Water agency files eminent domain suit in latest effort to take over pipeline
The Northern Will County Water Agency has taken its next step in an attempt to gain control of a water pipeline and shut out the company that currently controls it — a company the five communities that make up the agency say has been unfair with recent water rate hikes.
On Monday, the agency — which includes representation from Lemont — filed an eminent domain lawsuit against American Lake Water Company.
Eminent domain is the power of the state to seize private property without the owner’s consent.
Lemont Mayor Brian Reaves said the lawsuit has yet to be filed but the agency gave the go ahead to attorneys Monday to begin the lawsuit process.
“It’s going to be in the court’s hands and the outlook is good for it,” Reaves said. “We have the eminent domain powers and I don’t know how that wouldn’t be in our favor.”
The agency was formed in March 2010 and is comprised of officials from Lemont, Bolingbrook, Homer Glen, Romeoville and Woodridge. Mayors from those towns voted unanimously to proceed with the lawsuit.
The Bedford Park pipeline brings Lake Michigan water to customers in the five communities. Illinois American Water, a subsidiary of American Lake Water, distributes water through the transmission line.
According to the water agency, the group has approached American Lake Water twice with offers to purchase the pipeline — first offering $34 million and most recently $37.6 million.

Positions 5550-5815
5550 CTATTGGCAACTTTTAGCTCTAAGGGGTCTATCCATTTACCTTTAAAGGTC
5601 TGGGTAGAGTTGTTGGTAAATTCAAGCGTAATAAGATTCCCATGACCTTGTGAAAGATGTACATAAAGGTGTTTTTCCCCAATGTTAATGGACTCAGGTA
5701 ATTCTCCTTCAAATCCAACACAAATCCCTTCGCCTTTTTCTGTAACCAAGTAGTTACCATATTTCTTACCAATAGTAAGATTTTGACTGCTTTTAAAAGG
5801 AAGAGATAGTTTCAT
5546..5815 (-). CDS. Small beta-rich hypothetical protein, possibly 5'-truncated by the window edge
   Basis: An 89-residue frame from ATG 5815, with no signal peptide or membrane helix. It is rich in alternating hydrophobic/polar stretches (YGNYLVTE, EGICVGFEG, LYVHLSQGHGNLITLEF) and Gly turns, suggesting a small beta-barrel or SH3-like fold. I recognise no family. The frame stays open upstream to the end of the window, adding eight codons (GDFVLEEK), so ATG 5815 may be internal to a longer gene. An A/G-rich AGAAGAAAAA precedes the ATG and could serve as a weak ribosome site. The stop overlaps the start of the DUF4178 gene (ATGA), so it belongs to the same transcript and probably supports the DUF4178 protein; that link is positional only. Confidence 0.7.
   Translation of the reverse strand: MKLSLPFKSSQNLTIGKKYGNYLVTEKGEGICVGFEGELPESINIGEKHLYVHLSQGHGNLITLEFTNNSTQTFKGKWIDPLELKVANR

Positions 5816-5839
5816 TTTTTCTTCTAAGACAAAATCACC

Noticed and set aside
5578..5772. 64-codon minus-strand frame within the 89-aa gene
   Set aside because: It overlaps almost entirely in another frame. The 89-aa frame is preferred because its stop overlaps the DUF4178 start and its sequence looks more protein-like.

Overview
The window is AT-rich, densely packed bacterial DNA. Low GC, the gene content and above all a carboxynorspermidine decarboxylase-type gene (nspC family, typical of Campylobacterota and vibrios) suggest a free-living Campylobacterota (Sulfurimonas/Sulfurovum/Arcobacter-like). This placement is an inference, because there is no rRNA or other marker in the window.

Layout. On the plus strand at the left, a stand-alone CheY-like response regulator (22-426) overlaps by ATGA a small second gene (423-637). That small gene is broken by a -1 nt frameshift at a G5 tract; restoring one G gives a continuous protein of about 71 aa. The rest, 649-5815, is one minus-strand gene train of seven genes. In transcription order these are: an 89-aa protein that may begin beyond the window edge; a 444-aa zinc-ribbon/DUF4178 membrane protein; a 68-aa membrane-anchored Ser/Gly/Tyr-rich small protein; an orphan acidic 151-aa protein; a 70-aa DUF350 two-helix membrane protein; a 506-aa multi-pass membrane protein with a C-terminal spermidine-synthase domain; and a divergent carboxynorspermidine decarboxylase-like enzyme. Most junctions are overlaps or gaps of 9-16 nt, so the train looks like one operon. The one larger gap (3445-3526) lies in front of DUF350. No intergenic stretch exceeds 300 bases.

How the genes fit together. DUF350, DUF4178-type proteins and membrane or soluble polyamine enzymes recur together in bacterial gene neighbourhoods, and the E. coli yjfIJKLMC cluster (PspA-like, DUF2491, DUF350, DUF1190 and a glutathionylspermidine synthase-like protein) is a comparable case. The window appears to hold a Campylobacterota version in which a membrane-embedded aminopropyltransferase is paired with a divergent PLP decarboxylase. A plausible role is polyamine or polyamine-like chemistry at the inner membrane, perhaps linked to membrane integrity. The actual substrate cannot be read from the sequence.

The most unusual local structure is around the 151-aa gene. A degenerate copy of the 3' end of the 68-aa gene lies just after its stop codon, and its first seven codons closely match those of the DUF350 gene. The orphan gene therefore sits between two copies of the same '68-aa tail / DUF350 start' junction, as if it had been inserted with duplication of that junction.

But IAW has not been responsive to the offers, according to Reaves.
“They just say none of their system is for sale,” Reaves said. “We are looking to stabilize the cost of water and eliminate undue expenses for customers on the line.”
Meanwhile, representatives of IAW insist the pipeline is not for sale, and that a pipeline take-over would be a “disservice” to customers.
“An eminent domain takeover of the American Lake Water pipeline will involve local governments in a legal battle that will take years to resolve and cost taxpayers millions of dollars,” said Michael Smyth, manager of Field Services and Production for IAW. “... In the end the cost to our customers will increase.”
Smyth said the water agency has yet to produce documents that show how taking over the American Lake Water pipeline will result in lowering costs to customers.
“As a public body, the agency has an obligation to provide transparency and full disclosure to the taxpayers of their respective communities who will bear the cost of this action,” Smyth said.
Reaves said it is unknown when the case will go to court and he anticipates the process lasting more than a year.
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